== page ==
The technological fetishism in Fail-Safe is designed to be more trustworthy than the human element of the given equation. What are some examples of human weakness within this "man versus machine" conflict?

In Fail-Safe, the technology is as weak as the humans who created it. Like the political elite, the machines fail to protect Americans and the world. In another sense, it seems like the humans are competing with the machines to determine who can cause the greatest destruction. The president’s order to bomb New York City could be an example of an attempt by humans to one-up machines.

Expert Answers

An illustration of the letter 'A' in a speech bubbles

One example that illustrates human weakness in the man versus machine conflict is the machines themselves. It seems like people forget that machines are built by humans. Like humans, machines are vulnerable to mistakes and missteps. In Eugene Burdick and Harvey Wheeler’s novel, the conflict arises because the politicians and...

See
This Answer Now

Start your subscription to unlock this answer and thousands more. Enjoy eNotes ad-free and cancel anytime.

Start your Subscription

One example that illustrates human weakness in the man versus machine conflict is the machines themselves. It seems like people forget that machines are built by humans. Like humans, machines are vulnerable to mistakes and missteps. In Eugene Burdick and Harvey Wheeler’s novel, the conflict arises because the politicians and experts don’t realize that they’re not in a conflict with their machines. The “fail-safe” devices are not staging an uprising against them. The fail-safe mechanisms are not functioning in a vacuum. They’re unfolding in a context that was created by humans. They are, in a way, aligned.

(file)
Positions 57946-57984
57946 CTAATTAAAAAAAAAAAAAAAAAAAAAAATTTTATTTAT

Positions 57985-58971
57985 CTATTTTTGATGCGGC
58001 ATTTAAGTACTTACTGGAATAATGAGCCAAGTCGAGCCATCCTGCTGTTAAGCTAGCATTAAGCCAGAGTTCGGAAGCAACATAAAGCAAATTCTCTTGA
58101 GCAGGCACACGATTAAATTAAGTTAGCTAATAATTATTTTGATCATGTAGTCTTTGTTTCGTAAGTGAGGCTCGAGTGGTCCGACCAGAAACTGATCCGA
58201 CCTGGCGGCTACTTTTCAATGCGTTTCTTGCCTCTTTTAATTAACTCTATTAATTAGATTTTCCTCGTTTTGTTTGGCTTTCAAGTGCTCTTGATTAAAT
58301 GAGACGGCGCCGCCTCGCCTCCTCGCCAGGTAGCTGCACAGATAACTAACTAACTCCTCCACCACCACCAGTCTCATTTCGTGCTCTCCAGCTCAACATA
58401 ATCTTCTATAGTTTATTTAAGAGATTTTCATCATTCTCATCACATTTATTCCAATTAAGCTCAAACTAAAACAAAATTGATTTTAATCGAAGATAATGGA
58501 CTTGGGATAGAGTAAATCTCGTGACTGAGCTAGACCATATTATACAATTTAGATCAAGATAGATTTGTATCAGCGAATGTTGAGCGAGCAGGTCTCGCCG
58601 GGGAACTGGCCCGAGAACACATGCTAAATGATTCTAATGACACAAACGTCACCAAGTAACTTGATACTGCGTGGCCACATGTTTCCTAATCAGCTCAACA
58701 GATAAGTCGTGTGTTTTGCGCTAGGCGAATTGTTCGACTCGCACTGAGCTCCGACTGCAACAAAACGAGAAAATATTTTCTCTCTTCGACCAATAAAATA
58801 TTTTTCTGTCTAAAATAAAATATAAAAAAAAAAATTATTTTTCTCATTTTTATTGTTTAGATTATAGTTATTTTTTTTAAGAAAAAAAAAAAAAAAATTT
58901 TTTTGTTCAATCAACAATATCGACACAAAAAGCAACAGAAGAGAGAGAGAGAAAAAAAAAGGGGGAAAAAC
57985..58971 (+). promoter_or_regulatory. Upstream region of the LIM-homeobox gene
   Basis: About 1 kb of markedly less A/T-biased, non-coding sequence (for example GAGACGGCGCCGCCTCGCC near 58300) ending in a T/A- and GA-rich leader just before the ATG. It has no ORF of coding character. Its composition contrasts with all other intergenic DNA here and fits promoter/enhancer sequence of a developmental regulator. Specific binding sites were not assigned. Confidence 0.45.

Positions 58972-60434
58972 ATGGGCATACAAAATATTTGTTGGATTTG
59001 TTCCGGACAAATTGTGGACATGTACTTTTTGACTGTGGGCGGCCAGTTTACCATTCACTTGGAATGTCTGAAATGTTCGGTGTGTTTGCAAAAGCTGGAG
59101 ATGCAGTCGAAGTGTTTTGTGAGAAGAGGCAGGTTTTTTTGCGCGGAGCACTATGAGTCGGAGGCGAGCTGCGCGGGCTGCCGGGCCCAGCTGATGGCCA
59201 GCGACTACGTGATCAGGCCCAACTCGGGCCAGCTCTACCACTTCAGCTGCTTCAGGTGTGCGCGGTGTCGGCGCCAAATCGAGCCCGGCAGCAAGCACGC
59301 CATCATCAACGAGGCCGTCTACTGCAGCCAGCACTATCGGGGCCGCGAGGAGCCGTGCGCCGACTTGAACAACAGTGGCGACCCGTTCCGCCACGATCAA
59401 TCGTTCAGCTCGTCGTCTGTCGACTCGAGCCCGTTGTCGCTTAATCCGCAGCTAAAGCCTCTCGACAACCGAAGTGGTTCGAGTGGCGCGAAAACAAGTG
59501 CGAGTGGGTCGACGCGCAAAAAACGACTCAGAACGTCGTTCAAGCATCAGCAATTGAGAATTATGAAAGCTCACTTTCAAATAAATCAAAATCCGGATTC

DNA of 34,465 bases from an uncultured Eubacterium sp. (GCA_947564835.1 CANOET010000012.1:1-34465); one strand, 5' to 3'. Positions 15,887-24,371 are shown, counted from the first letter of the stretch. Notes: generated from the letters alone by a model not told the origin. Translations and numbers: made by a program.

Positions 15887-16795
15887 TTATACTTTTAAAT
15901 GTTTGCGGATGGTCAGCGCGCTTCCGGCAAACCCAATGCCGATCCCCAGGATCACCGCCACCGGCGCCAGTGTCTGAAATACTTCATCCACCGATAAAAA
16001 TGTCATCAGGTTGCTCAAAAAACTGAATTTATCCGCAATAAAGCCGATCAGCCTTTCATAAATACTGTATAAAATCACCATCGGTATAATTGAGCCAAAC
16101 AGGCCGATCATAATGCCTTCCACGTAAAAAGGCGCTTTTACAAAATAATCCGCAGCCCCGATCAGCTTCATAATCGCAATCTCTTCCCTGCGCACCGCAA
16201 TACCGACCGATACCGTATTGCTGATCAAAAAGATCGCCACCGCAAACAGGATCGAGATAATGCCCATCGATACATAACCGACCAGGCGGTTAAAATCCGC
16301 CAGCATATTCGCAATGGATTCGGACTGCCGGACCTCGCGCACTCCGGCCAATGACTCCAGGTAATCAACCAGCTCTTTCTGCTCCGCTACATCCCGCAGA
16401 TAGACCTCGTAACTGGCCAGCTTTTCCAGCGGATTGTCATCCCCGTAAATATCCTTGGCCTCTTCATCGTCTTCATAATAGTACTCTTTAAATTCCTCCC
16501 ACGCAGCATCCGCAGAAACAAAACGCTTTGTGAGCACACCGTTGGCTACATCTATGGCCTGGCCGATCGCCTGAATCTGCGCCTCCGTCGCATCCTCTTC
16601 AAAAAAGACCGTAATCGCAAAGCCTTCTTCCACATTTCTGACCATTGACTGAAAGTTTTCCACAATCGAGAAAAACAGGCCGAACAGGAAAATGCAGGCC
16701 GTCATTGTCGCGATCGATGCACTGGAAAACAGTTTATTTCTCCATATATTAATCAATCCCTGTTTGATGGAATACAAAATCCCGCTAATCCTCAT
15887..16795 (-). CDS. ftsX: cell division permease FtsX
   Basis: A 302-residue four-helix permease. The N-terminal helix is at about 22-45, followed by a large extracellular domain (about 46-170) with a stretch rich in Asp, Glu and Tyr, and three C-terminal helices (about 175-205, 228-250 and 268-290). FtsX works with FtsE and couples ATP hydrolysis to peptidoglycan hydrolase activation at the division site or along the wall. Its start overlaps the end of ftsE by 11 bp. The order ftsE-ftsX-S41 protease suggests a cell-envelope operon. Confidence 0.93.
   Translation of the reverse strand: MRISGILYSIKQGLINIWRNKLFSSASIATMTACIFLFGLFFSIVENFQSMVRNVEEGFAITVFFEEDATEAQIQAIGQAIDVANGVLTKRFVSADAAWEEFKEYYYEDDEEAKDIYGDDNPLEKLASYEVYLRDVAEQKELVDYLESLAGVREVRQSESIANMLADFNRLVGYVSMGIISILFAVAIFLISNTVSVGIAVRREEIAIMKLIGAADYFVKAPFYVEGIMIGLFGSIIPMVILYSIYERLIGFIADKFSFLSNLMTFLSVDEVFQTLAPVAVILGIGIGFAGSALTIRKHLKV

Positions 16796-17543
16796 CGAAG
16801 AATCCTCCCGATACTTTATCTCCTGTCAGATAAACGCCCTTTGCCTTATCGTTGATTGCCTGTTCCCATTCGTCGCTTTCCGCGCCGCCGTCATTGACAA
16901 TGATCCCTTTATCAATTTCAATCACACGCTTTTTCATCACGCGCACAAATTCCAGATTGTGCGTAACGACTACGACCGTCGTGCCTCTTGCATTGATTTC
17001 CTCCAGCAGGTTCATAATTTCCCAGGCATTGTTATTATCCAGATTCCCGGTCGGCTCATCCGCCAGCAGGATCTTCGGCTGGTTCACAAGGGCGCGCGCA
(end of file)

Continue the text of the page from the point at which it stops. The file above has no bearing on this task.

Of course, it’s not just the fail-safe technology that’s tied to humans, it’s the planes and missiles as well. Again, if the humans in the novel are so aghast at all of the destruction that their technology and machines are fostering, perhaps they shouldn’t have created such technology and machines in the first place. In other words, the “man versus machine” conflict is something of a cop-out—it’s a way for humans to shift blame and avoid accountability.

Although, in another sense, you might be able to argue that there is a terribly ironic competition or conflict between “man” and “machine." You could argue that the president is trying to compete with the destruction produced by the faulty technology by personally ordering the evisceration of New York City. Although, again, the president’s order could also be seen as an example of the absence of conflict between humans and machines. In the end, they're both deadly and destructive.

Approved by eNotes Editorial Team